Plus-Size Models More Common in the Fashion Industry

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Plus-Size Wars

Written By: Ginia Bellafante

WEDNESDAY, July 28th 2010 (The New York Times)— Earlier this year, the editors of V, a magazine so recherché it can make Vogue seem like Redbook, published an issue featuring large models in expensive body-baring clothes. In one photograph, a woman in a strapless bathing suit, cut to reveal three rolls of flesh, grabs at her platform stilettos. In another, Tara Lynn, a size 16 model, is clad in nothing but a pair of Dior sandals.

Mainstream fashion magazines have always purported to embrace diverse images of the female body, publishing periodic “shape” issues that juxtapose the thin and very thin with the moderately fleshy. But only in the last year or so have notably larger women been released from the fringes, appearing not only in magazines and on television but also in the more rarefied world of the runway, including a Chanel show in St.-Tropez this spring. This shift dates, more or less, to last fall, when Glamour ran a small picture of a 5-foot-11, 180-pound model comfortably exposing her paunch. So unusual was the appearance of belly fat in this context that the magazine received thousands of letters and comments, most of them roaring with support. The model, Lizzie Miller, appeared on the “Today” show and was profiled in The Guardian.

If defenders saw in these photographs a less-restrictive imagining of the female form, detractors perceived further instances of fetishistic extremism. “This is not a positive look at larger women in fashion but a freak show,” over allone Internet poster wrote of the V shoot. Another pointed out that glorifying the other end of the weight spectrum did nothing to change fashion’s essentially unhealthful message: “We are taunted daily by skeletal fashion models. . . . However, I defy any of you to idolize these women. Nobody wants to be this fat!”

Size is a subject of considerable controversy in fashion, but it is equally so in American life. What is big? What is too big? What is not big enough? The plus-size woman — to use the marketing-sanctioned term — exists in an increasingly populous and contested ghetto. In recent years the fat-acceptance movement, born in the ’60s, has regained momentum online in what is known as the fatosphere, where much time is spent debunking the supposed benefits of dieting and the dangers of obesity. Fat studies have become its own academic discipline. Theorists investigate, for instance, desk size as a mechanism of education’s “hidden curriculum” and will to social control. But in popular culture, any affirmation of corpulence feels decidedly ambivalent. In the series “More to Love,” broadcast on Fox last year, 20 women who weighed up to 279 pounds competed for the affections of an overweight single man: heavy women might be worthy of “The Bachelor”-style indignities but were decidedly unworthy of “Bachelor”-looking bachelors. Similarly, “Huge,” a new ABC Family drama about teenagers’ struggling at a weight-loss camp, casts the pressure to be thin as social bullying while suggesting that it really might be better if the campers stopped gorging on their contraband chocolate.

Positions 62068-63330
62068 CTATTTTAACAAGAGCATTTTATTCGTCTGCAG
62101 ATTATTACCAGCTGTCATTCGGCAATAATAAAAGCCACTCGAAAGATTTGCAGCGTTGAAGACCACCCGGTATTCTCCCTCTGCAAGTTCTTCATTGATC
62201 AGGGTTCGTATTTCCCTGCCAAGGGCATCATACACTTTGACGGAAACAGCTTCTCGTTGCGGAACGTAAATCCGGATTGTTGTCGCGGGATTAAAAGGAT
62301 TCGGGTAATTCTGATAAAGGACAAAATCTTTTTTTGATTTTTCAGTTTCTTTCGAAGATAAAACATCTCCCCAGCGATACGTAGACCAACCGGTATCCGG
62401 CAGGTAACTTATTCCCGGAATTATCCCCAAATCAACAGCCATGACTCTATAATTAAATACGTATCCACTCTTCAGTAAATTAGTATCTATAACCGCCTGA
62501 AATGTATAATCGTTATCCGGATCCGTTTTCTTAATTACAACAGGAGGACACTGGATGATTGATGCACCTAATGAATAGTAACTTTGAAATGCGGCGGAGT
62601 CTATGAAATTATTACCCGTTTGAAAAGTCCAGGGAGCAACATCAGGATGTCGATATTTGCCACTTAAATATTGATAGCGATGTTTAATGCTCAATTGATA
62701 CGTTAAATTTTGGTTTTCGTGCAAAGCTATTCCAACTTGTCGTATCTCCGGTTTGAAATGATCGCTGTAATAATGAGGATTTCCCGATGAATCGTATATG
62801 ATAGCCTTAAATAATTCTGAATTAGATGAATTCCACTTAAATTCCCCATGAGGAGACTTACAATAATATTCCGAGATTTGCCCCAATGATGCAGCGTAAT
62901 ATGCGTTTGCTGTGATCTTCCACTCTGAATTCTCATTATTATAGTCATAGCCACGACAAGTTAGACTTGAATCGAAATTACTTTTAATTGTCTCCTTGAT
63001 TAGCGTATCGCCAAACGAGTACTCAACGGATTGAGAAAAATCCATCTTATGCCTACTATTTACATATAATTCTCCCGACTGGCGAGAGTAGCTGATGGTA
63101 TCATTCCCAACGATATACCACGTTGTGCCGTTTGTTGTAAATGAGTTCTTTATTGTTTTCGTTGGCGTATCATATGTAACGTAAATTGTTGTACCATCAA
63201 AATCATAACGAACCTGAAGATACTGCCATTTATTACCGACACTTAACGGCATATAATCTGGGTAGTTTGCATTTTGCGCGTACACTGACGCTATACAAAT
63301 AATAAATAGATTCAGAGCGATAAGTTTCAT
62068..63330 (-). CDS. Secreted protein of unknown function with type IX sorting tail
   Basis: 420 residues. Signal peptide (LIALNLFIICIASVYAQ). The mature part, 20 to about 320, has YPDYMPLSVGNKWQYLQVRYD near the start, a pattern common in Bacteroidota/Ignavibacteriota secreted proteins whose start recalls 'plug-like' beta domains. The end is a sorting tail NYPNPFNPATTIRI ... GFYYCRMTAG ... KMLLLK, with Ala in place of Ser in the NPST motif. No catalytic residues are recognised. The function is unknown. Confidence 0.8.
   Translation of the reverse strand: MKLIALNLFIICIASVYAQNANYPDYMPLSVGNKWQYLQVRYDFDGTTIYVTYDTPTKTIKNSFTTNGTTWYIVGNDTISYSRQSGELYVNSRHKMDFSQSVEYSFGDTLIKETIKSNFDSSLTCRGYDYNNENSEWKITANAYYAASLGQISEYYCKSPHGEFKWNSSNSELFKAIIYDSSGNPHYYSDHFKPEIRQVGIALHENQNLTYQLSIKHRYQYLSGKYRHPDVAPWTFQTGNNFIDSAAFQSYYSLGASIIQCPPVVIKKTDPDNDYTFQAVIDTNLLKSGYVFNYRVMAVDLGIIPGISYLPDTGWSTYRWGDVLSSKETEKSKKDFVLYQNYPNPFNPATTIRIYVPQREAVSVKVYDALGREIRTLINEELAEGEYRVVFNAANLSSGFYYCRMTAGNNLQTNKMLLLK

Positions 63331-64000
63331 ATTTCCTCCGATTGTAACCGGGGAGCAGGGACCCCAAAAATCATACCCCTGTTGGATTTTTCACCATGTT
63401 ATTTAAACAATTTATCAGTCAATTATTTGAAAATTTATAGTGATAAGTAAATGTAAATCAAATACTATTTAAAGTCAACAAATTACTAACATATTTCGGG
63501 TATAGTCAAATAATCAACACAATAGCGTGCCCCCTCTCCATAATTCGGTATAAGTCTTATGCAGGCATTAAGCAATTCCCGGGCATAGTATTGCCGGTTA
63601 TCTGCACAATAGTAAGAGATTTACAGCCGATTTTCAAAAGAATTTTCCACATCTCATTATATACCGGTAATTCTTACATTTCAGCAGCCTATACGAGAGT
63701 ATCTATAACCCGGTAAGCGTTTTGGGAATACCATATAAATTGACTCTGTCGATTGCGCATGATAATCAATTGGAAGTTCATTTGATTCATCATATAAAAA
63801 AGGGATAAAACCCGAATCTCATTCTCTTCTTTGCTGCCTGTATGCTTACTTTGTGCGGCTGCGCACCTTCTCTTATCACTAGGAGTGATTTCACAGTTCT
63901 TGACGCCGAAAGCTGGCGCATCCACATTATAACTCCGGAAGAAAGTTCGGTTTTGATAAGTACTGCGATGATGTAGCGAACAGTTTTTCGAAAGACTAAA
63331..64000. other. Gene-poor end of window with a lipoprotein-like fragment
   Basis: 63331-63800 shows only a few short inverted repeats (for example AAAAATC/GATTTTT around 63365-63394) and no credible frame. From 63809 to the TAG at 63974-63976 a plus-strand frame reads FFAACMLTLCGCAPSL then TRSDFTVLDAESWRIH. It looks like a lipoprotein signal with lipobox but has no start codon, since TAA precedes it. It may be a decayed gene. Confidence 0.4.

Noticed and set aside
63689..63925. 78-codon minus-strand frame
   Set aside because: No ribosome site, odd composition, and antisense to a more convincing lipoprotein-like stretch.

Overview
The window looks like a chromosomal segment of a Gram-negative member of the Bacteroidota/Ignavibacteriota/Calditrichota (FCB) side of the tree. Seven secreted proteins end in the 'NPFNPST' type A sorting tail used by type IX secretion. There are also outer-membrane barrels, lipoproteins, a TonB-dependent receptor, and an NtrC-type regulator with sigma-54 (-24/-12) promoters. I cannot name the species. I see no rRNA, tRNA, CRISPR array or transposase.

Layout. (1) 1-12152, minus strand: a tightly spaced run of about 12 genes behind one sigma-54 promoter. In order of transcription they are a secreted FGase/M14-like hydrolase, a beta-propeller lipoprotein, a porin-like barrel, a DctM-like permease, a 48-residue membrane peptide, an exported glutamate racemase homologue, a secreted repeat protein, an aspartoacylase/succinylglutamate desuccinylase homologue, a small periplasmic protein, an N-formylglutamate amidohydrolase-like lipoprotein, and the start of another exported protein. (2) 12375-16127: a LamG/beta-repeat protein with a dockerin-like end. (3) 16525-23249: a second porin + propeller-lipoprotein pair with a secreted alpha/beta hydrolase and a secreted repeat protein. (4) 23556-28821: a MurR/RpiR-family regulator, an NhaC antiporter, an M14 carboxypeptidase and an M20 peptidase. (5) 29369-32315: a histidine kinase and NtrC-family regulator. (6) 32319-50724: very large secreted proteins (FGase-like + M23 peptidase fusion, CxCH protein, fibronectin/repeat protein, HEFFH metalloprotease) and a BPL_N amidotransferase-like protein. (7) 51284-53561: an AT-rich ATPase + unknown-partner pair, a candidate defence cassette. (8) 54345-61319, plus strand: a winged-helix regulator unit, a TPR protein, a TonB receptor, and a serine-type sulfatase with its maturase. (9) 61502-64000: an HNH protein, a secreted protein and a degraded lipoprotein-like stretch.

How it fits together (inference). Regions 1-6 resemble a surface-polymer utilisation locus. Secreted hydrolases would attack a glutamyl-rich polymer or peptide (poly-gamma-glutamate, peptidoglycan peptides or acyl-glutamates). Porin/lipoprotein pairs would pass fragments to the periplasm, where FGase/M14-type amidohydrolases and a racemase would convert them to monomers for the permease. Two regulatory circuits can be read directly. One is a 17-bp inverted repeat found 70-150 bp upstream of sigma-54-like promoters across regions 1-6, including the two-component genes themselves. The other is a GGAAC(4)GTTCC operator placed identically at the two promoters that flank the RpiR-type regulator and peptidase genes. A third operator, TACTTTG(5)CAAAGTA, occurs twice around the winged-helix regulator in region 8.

Perhaps nowhere is the cultural confusion surrounding the larger woman more pronounced than in the clothing industry’s efforts to dress her. According to a 2008 survey conducted by Mintel, a market-research firm, the most frequently worn size in America is a 14. Government statistics show that 64 percent of American women are overweight (the average woman weighs 164.7 pounds). More than one-third are obese. Yet plus-size clothing (typically size 14 and above) represents only 18 percent of total revenue in the women’s clothing industry. The correlation between obesity and low income goes some way toward explaining the discrepancy — the recession was particularly hard on this segment of the market, with sales declining 10 percent between 2008 and 2009, a drop twice that of the women’s apparel overall— but it doesn’t explain it entirely. That figure has been fairly constant for the past 20 years.

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